Subject: Re: Checking for EOF
From: Erik Naggum <>
Date: 11 Nov 2002 22:29:28 +0000
Newsgroups: comp.lang.lisp
Message-ID: <>

* Duane Rettig
| On the other hand, if you try typing into a terminal that is so
| connected, you would not be able to process data after the Ctrl-D, which
| is a normal action for a terminal.

  Not so.  When the C-d is not at the start of the input, it only forces
  the terminal handler to send the data collected so far to the caller.  If
  you monitor a program that calls the `read´ system call until it returns
  0 and look at what it actually does with a system-call tracer, you will
  see that you can indeed continue to type after a C-d that does not follow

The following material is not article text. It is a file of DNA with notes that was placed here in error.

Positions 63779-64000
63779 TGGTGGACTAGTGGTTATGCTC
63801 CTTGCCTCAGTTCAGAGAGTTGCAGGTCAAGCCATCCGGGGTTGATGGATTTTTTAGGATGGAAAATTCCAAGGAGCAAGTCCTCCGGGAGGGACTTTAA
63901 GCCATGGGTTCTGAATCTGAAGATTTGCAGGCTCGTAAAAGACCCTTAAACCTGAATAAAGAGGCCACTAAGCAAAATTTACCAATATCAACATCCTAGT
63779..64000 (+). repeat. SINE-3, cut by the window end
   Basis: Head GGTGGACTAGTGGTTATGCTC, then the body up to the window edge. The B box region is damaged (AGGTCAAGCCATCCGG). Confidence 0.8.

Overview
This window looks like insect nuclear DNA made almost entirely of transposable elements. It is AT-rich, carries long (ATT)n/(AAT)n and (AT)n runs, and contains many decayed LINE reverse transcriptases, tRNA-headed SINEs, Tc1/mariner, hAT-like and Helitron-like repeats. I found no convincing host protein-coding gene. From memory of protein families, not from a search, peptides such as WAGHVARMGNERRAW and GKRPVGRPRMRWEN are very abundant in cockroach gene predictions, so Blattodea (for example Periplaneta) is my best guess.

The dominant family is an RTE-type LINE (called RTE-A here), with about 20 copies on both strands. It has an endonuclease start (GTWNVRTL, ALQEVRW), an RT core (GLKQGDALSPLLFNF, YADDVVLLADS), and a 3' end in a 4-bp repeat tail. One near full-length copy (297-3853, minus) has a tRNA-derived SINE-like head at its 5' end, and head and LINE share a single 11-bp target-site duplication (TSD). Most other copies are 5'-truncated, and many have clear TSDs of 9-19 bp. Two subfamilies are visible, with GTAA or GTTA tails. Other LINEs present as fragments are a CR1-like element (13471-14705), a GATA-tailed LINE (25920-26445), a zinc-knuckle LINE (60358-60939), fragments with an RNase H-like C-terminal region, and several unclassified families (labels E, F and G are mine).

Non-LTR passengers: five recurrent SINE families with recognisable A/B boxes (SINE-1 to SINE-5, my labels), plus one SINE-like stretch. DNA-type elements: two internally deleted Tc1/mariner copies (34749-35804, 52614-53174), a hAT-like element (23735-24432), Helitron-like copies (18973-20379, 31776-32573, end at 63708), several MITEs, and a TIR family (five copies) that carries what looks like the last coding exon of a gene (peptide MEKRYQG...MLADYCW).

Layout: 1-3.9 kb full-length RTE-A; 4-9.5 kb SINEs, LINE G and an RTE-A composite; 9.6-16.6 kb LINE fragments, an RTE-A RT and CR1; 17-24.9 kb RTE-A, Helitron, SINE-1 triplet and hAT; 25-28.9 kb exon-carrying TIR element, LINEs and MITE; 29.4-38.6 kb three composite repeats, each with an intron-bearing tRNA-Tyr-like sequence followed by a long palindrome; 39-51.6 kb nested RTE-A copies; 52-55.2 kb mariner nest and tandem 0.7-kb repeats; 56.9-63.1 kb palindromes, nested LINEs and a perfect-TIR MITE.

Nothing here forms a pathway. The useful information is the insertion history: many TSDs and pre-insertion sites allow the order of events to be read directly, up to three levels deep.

another C-d or C-j that pushed the line with the newline to the caller,
  and if the caller waits for a newline before it terminates its loop of
  `read´ calls, you should see two major effects for which this is expressly
  employed: You can write longer lines than the hard line buffer limit that
  is often only 256 characters, and you cannot edit the input line past the
  C-d.  Under any Linux system, the command `strace cat´ will do just fine.

| In other words, on a terminal, an eof is just like another character, and
| should be processed as if it were a character, including its un-read
| characteristics.

  Not in line mode.  You never see the C-d in cooked mode any more than you
  see C-r or any of the other line-editing characters.

  If you set a terminal line to raw mode so that you do see C-d and the
  like, there /is/ no out-of-band end-of-file signal, and you have to settle
  for an in-band signal, instead.

Erik Naggum, Oslo, Norway

Act from reason, and failure makes you rethink and study harder.
Act from faith, and failure makes you blame someone and push harder.